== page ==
Will innovation in financial services see banks successfully challenge the emerging models of small, smart fintechs? Will financial institutions themselves face new challenges to their business models from large, global tech firms? In short, who’s going to eat who in the financial services sector, as the forces of change are unleashed by new innovations in technology?
These are just some of the questions answered by an important report from the World Economic Forum, “Beyond Fintech”, published yesterday. This is a project I’ve been closely involved with from its inception at a conversation in Davos, four years ago, on the need for authoritative research on the disruptive forces of innovation that will shape the future of financial services.
The strategic challenges and opportunities that lie ahead, which are clearly outlined by the report, have hugely important implications. These implications matter for everyone in the financial services community, from fintech startups to established financial institutions; their suppliers, regulators and, ultimately, consumers.
The report draws on interviews and workshops with hundreds of financial and technology experts. It covers a huge amount of ground but three key themes are highly relevant to all of us who work in the City today.
First, fintech innovators appear to have been less disruptive than expected because they have largely failed to change the basis for competition or to challenge incumbent financial institutions. One of the limitations for fintech innovators has been that new technology fails to create new market infrastructure unless groups come together to build a viable ecosystem. New technologies don’t flourish without a supportive community. Instead, existing financial institutions have become fast followers by using the fintech innovation ecosystem as a supermarket for capabilities. The fast growth fintech space will certainly continue to thrive, not least because of the trend for regulators to open sandboxes allowing protected risk-taking and even going so far as seconding staff to incubators.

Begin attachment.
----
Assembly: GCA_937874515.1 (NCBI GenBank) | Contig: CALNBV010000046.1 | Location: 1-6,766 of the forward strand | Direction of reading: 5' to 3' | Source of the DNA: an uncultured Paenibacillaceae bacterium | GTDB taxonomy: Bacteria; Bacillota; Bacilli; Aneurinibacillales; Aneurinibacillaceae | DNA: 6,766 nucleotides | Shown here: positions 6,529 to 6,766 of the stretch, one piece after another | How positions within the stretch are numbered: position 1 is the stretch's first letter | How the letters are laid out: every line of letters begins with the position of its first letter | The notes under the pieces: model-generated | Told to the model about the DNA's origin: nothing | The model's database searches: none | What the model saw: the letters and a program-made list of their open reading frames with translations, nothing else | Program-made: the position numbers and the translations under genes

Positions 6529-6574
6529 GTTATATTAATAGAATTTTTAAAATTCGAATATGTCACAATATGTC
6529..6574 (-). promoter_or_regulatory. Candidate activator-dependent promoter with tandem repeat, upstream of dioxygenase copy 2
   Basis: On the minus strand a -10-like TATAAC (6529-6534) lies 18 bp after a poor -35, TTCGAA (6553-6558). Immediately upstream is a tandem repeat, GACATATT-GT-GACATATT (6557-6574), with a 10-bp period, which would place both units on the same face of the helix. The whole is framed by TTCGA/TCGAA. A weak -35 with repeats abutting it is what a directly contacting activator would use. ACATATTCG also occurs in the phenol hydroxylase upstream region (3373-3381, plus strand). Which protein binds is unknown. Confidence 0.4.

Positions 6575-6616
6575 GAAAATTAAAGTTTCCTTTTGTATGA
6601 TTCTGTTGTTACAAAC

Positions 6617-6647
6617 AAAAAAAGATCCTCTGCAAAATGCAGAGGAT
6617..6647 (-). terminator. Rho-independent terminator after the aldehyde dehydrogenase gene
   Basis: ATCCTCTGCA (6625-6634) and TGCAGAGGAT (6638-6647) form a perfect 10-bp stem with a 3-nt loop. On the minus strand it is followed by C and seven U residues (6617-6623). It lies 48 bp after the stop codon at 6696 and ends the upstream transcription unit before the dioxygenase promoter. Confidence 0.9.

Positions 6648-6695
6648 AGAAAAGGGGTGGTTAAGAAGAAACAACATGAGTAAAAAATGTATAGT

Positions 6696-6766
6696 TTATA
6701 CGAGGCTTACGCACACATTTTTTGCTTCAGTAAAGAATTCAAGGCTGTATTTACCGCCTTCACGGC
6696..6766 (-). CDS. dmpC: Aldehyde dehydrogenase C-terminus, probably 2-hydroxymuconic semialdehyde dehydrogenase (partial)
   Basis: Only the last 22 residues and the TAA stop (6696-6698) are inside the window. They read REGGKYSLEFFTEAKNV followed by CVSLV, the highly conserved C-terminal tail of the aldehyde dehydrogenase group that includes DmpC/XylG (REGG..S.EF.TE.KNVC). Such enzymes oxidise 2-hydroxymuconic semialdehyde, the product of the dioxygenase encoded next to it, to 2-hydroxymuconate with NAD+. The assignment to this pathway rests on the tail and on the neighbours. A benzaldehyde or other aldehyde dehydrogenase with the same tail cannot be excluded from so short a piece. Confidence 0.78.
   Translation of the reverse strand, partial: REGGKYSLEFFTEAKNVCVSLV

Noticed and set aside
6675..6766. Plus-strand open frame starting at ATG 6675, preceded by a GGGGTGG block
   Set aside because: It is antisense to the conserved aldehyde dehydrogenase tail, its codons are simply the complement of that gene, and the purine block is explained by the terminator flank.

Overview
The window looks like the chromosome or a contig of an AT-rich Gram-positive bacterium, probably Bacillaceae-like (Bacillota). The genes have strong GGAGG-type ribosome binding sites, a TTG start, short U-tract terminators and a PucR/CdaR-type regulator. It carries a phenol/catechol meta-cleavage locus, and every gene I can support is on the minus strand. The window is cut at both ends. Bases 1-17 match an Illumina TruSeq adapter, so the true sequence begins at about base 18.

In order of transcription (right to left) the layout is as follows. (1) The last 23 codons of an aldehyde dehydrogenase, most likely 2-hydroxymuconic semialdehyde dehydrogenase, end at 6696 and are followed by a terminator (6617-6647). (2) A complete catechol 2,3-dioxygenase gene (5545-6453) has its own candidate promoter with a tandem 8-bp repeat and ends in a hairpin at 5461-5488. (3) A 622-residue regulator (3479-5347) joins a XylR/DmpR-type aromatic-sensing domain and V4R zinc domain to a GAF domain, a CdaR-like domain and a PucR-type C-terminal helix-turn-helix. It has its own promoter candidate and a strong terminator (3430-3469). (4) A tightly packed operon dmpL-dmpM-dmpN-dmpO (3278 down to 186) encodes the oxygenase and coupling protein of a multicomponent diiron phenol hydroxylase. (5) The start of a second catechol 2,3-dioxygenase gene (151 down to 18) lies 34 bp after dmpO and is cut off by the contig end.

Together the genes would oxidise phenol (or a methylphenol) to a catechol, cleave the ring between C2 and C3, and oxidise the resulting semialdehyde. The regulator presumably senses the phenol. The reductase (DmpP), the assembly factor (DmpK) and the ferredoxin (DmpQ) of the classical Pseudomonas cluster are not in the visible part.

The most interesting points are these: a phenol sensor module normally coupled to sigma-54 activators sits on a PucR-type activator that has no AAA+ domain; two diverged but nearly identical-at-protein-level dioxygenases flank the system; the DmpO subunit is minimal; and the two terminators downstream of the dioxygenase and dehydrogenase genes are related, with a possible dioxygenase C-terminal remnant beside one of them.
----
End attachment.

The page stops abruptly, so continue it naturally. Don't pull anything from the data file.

Second, the biggest challenge for financial institutions is that large tech firms will attack their business. This threat is becoming more acute because big tech firms have led the way in redefining customer expectations of service. Financial institutions are therefore increasingly turning to them, as suppliers, to overhaul their own systems and raise their own customer experience in line with higher expectations, particularly in the areas of cloud computing, AI, and Big Data analytics.
While this strategy has accelerated innovation, it carries the risk that tech companies will in future make the switch from partners to competitors, offering financial services directly, leveraging their large customer data sets and strong consumer brands. However, this competition will not be head-on. This is because the tech firms are in many cases subtly redrawing the boundaries of financial services, particularly in the areas of payments and e-commerce, which makes the challenge for financial institutions harder to deal with.
And third, the global regulatory consensus that followed the global financial crisis is weakening, with distinct financial systems in China, Europe and the United States. Being successful will require the ability to adapt rapidly both to large‐scale regulatory changes (such as MiFID II) while also being nimble when it comes to regional regulatory demands in emerging markets.
As the City returns from the summer break, refreshed and reenergised, the lessons to be drawn from this research for the future of our industry are important; all the more so at a time when we are experiencing breakneck speed of innovation and change across the industry.
Two implications of the research are particularly important for financial institutions that want to be the winners of the future. Incumbents must embrace change by partnering and collaborating in open ecosystems with fintechs. And they need to follow the lead of the technology firms, by designing back from the customer experience not forward from the product.